Julia Leahy (c1778-1840)
(parents of Joan Gaffey):
Line of Descent to Joan Gaffey
bet 1778 and 1780 in Ireland
|Aug 1808 in Dublin (age 30)|
1809 in to New South Wales
Sep 26 1840 in Pitt Town,
near Windsor NSW (age 62)
Sep 28 1840 in Windsor R/C
|Lear, Lehy, Leahay, Leehy|
(Jul 18 1814 in St. Matthews C of E, Windsor)
Eleanor WILLIAMS (1810-1883)
Julia WILLIAMS (1813- )
Mary Ann WILLIAMS (1820- )
Julia was born probably in Dublin, Ireland, around 1780 - but that is all that is known of her early life before her transportation, as a convict, to New South Wales in 1809.
She was sentenced to seven years
exile, but what crime she committed to earn this (comparatively) light
sentence is also unknown. All
that remains is a date of conviction, in Dublin in August 1808.
Unfortunately, Irish transportation documents (and other historic
records, including nearly all early census material) were destroyed in a
fire in Dublin in 1922.
Julia was almost certainly
illiterate, as various spellings of her name have cropped up, all spelt
according to the ear of the recording clerk.
The variations range through Lehy, Leahay, Leehy, and even Lear.
She was sent to Port Jackson on
the second voyage of the Experiment,
which left Cork in southwestern Ireland under Captain Jos Dodds on January
21, 1809, arriving in Sydney on June 25.
Julia must have quickly established herself in a relationship with
another convict, William Williams on a farm at Pitt Town, near Windsor -
their first child Eleanor was born in 1810.
Although Julia is listed as a Catholic in the convict
records, her husband was Protestant, and the couple married in the
Church of England, with their children christened Protestants, partly,
one assumes because Catholic priests were not allowed to operate until
1820, with the arrival of Father Thierry.
(Other priests had arrived earlier, as convicts, after an Irish
rebellion in the late 1790s, but were not allowed to practise)
Julia and William had two children before they married in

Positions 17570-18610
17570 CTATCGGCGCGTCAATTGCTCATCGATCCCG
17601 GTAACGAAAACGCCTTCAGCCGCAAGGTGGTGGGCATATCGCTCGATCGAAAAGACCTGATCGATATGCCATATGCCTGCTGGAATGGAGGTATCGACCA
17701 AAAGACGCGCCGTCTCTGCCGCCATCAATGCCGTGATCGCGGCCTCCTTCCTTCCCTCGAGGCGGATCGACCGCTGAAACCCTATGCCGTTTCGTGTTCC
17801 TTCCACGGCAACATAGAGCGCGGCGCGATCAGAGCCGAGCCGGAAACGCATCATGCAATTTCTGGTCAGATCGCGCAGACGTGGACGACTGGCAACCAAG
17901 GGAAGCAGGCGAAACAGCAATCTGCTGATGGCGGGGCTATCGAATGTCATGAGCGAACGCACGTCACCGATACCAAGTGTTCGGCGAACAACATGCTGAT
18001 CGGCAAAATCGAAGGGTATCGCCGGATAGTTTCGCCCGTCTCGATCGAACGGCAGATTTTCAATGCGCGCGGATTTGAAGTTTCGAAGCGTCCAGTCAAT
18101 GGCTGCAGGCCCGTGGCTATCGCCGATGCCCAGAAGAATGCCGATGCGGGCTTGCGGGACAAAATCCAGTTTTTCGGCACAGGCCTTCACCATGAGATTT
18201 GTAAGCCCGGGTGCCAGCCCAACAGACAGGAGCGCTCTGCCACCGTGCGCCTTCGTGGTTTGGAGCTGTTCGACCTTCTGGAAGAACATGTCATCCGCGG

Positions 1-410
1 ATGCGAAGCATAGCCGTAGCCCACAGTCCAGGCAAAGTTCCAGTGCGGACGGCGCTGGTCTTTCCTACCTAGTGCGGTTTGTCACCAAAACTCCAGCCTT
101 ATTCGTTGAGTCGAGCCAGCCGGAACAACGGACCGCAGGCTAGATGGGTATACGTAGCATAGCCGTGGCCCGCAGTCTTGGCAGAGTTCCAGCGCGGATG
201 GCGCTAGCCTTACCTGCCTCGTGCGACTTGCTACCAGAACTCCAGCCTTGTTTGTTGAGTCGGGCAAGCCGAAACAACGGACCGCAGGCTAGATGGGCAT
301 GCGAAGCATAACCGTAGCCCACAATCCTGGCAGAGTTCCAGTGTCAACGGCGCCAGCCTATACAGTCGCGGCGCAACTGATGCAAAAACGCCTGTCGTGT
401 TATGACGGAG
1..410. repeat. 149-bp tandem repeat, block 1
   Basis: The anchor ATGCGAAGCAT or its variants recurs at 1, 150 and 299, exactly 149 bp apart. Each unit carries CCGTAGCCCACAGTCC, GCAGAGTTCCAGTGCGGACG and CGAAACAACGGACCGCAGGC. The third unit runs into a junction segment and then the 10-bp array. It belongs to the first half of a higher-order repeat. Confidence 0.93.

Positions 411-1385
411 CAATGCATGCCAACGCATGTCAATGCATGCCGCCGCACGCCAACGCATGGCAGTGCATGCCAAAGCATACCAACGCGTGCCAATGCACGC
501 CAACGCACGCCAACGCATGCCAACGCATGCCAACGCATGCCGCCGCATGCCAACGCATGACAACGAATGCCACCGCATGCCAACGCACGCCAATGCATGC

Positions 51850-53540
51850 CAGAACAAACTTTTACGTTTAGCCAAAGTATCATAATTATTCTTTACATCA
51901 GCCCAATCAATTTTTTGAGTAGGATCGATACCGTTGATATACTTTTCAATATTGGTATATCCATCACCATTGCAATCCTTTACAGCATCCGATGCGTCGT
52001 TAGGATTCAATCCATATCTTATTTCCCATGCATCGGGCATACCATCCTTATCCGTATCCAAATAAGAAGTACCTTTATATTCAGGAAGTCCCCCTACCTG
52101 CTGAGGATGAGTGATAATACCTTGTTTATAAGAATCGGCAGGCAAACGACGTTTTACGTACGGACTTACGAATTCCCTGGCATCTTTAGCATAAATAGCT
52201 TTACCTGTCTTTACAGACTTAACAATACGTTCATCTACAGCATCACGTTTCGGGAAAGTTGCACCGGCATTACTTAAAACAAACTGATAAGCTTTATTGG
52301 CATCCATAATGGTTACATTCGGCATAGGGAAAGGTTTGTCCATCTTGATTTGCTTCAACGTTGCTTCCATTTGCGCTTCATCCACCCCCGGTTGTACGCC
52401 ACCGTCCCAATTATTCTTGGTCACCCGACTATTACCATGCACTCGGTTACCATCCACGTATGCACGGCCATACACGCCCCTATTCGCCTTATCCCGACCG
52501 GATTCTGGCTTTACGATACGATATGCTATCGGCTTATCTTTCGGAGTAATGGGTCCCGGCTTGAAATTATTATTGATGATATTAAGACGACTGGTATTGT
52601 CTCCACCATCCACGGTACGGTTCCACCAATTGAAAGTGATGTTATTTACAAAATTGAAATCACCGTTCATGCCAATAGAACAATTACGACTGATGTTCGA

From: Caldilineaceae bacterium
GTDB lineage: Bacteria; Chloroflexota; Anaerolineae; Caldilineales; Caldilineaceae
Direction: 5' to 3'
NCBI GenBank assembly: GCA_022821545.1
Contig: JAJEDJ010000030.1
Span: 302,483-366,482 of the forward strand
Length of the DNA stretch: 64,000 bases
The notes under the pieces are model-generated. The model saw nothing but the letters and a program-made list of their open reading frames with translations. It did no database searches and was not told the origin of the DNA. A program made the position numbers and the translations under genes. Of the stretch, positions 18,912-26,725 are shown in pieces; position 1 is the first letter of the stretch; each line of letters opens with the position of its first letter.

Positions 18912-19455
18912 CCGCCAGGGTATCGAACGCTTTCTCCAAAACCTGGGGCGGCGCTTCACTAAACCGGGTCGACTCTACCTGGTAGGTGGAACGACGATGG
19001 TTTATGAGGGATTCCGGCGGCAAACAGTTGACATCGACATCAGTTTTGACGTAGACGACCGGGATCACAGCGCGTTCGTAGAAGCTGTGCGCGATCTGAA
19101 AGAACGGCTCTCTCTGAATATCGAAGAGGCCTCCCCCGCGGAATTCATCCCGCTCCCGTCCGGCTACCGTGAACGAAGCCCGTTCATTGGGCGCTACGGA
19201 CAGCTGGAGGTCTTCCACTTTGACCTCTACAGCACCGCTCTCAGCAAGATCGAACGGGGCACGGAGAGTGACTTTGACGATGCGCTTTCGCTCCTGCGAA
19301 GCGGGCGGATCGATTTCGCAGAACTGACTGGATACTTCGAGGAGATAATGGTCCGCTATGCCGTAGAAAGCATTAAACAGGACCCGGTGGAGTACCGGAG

1814, with their third child and only son William arriving just a few
months after their marriage.
According to the NSW Census of 1828, William and Julia Williams had four
children, ranging in age in 1828 from 18 to 9.
Julia’s husband died in 1840,
leaving her a pension of £30stg. In
his will, William decreed that all his property be converted into cash,
and held in trust to provide the pension for his wife, and after her
death, to be divided equally between their four children.
Julia herself, however, lived less than three months after William’s death. Her end was tragic – a brief Coroner’s inquest at Windsor held two days after her death found that “death was caused by burning while intoxicated”.
She was buried apart from her husband (who
had been interred in the historic St. Matthews churchyard), just a few
hundred metres away in the old Catholic cemetery at Windsor.
In the church records of her burial, Julia's age was given as 62.
She was simply described as a widow, who lived in Pitt Town.
Photo: courtesy Elizabeth Marshall
Census/Muster. 1828 Census; Church Records.
NSW Registrar of BDM.
Burial records from St. Matthews Catholic church, Windsor
 Census/Muster, 1811, page 76.
1828 NSW Census
 Church Records - NSW Registrar of BDM, St Matthews, Windsor (RC); Gravestone - cemetery records
 indices of births/ deaths and marriages, held at Newcastle Library. Registrars of Births, Deaths and Marriages for all Australian States; Church Records (NSW Registrar of BDM); Census/Musters
 Church Records - NSW Registrar of BDM., St Matthews, Windsor
 possibly two years earlier in 1778 - the birth year records vary from the 1828 NSW Census, and her age in the burial register at St. Matthews Catholic Church, Windsor.
 State Records of NSW, Reel 2921, (Register of Coroners' Inquests and Magisterial Inquiries, No. 874)